Recent predictions about the upcoming 2012 election, conducted and released by The New York Times this October, project Ohio with a 50-50 chance of deciding the election.
Swing states such as Ohio have been fundamental in U.S. elections for years, but with the repeal of Citizens United — a landmark Supreme Court ruling that allows citizens and corporations to donate unlimited amounts of money to political action committees — they now play a more critical role than ever in our democratic process. None of these changes would be nearly as significant if not for the Electoral College, which unfairly skews the election process by giving disproportionate voting power to the states.
Supporters of the Electoral College system argue that citizens use the process as a scapegoat for election results that they do not agree with — but this blame is warranted. Simply put, the Electoral College has no place in our democracy. There is no justification for a voting system that has the ability to put a president into office who has not received a majority of America’s votes. This unfair system must be abolished.
The primary problem with the Electoral College is that it gives some votes more significance than others. According to current population estimates, a vote cast by a citizen in Wyoming has nearly four times the influence of a vote cast in Texas. This is because Wyoming has one “elector” for every 177,556 voters, compared to Texas, which has one for every 715,499 people, according to the Center for Voting and Democracy.
Opponents argue that total vote counts in more populated states vastly outnumber those in smaller states, thus prioritizing larger states over less-populated ones. The assertion is valid but goes against another, more important principle: No single citizen should have more of an influence in an election than another. The Senate already evens out the playing field by giving each state equal representation in the most influential house of Congress. Electing the president should be a choice left up to the majority of the nation’s citizens, not a majority of each state’s citizens.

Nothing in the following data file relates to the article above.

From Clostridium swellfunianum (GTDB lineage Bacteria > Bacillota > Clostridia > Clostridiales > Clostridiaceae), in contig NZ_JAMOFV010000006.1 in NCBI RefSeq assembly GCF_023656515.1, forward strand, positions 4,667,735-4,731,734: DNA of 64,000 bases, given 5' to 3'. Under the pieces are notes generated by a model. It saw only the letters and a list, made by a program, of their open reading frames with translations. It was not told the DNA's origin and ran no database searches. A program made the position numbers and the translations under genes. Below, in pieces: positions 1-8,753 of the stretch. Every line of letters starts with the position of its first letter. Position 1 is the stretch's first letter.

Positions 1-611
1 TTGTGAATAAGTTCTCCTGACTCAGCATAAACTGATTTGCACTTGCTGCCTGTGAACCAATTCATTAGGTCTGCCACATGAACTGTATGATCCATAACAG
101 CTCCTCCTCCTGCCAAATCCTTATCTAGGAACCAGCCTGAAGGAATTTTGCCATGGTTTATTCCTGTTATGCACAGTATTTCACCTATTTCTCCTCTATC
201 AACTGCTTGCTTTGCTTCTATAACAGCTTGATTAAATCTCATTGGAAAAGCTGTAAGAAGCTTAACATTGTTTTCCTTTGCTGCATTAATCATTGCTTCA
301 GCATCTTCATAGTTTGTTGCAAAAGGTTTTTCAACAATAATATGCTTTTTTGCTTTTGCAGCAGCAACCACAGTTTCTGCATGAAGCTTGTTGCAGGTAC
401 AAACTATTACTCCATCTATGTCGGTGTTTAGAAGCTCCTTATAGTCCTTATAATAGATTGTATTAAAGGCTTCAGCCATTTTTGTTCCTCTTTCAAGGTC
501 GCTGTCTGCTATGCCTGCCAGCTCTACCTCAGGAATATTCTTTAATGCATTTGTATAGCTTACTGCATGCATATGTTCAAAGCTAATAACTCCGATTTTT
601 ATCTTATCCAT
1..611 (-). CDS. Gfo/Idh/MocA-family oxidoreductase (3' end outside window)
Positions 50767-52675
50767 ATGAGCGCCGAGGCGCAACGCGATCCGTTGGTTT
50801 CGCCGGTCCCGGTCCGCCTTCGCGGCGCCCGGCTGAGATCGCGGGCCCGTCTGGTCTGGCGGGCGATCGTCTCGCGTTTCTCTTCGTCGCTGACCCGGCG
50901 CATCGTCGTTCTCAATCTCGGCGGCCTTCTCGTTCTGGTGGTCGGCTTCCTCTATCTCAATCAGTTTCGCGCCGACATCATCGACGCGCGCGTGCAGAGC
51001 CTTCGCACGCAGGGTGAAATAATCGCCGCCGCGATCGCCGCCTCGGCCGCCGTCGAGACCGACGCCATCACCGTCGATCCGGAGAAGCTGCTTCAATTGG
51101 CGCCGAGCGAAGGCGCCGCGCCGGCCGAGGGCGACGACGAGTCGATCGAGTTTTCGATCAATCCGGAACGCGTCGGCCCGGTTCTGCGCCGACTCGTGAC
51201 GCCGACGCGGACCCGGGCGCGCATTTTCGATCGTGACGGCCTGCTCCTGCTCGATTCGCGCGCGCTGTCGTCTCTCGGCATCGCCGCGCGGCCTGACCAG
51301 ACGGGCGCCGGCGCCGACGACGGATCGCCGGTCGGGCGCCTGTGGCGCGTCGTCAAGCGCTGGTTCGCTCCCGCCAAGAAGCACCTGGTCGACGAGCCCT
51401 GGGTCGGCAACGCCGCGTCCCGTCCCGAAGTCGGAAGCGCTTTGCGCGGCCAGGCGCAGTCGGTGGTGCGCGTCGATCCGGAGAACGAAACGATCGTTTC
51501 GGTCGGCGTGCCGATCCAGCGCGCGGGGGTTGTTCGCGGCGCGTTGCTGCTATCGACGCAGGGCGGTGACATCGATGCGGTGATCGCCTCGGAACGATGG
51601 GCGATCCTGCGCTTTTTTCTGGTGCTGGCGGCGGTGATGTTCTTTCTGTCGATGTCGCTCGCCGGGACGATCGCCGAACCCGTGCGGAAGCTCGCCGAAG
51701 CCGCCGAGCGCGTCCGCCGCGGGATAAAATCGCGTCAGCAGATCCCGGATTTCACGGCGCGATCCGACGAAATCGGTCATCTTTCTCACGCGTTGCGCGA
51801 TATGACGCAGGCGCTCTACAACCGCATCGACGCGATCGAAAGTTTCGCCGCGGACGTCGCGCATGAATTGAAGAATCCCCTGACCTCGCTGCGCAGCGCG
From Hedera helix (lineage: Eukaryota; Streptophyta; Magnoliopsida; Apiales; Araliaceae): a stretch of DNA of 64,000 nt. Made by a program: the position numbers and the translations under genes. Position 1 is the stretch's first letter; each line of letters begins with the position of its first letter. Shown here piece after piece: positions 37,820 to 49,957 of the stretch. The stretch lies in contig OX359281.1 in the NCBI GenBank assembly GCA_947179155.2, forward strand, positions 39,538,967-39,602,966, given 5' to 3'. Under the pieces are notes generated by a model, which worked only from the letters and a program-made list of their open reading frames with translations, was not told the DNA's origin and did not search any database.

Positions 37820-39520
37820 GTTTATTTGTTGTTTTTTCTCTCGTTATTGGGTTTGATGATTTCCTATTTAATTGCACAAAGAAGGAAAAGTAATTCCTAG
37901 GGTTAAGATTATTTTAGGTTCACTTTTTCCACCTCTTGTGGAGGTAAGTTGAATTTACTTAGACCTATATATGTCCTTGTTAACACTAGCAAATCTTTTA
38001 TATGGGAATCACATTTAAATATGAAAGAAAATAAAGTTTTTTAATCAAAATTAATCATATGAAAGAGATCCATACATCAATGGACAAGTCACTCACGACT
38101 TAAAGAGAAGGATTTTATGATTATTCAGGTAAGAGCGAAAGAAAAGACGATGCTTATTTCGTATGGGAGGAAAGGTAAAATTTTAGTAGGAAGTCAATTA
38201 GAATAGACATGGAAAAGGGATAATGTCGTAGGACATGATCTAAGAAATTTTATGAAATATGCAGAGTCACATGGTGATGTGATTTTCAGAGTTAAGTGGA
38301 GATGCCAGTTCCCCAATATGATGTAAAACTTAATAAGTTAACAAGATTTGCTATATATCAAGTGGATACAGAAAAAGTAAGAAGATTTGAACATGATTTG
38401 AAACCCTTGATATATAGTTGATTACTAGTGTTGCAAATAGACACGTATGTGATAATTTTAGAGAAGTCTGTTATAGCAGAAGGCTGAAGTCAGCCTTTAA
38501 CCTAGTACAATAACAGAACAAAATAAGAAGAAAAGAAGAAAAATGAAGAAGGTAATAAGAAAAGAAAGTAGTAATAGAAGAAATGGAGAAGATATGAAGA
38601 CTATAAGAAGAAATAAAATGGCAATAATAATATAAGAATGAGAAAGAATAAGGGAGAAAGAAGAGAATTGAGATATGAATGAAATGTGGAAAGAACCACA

Though skewing the significance of each vote is a serious problem, the more pressing issue is perhaps the Electoral College’s ability to manipulate voter tendencies.
Supporters of the Electoral College continuously argue that the process almost always reflects the people’s will. They usually are correct, as the Electoral College’s choice for president aligns with that of the states 95 percent of the time, according to US News & World Report. The Electoral College, however, has an undue influence in compelling certain states’ voters to go to the polls over others.
According to the Federal Voting Assistance Program, in 2008, critical swing states Florida and Ohio both had more than 66 percent of citizens voting, while larger states like New York and Texas only had 59 percent and 54.1 percent, respectively.
Because of this trend, presidential candidates, now more than ever before, isolate their campaigning to key swing states.
The Washington Post found that swing states Florida, Virginia and Ohio have received more combined advertising dollars than all other 47 states combined. By contrast, California, Texas and New York — the three most populated states in America — don’t even make the top-10 lists of states with the most campaign money invested. Clearly, candidates aren’t getting their messages across to a wide breadth of voters, but instead to those deemed most influential by the Electoral College system.
Our focus should not be on whether the electors cast votes reflecting the voters’ will, but why the middleman is needed at all. The Electoral College depresses voter turnout and encourages candidates to isolate their campaigning around those few constituents. The process thus not only damages the voting process but fundamentally violates the principles of our democracy.
Sixty-two percent of Americans already support the initiative to abolish the Electoral College. But doing so would be a long and arduous process requiring a constitutional amendment. This generation of students must be the one to rally and put an end to this unfair practice so we can maintain our democratic integrity and preserve the sanctity and equality of voting for posterity.
Ryan Townsend is a sophomore majoring in business administration. His column “The Blame Game” runs Tuesdays.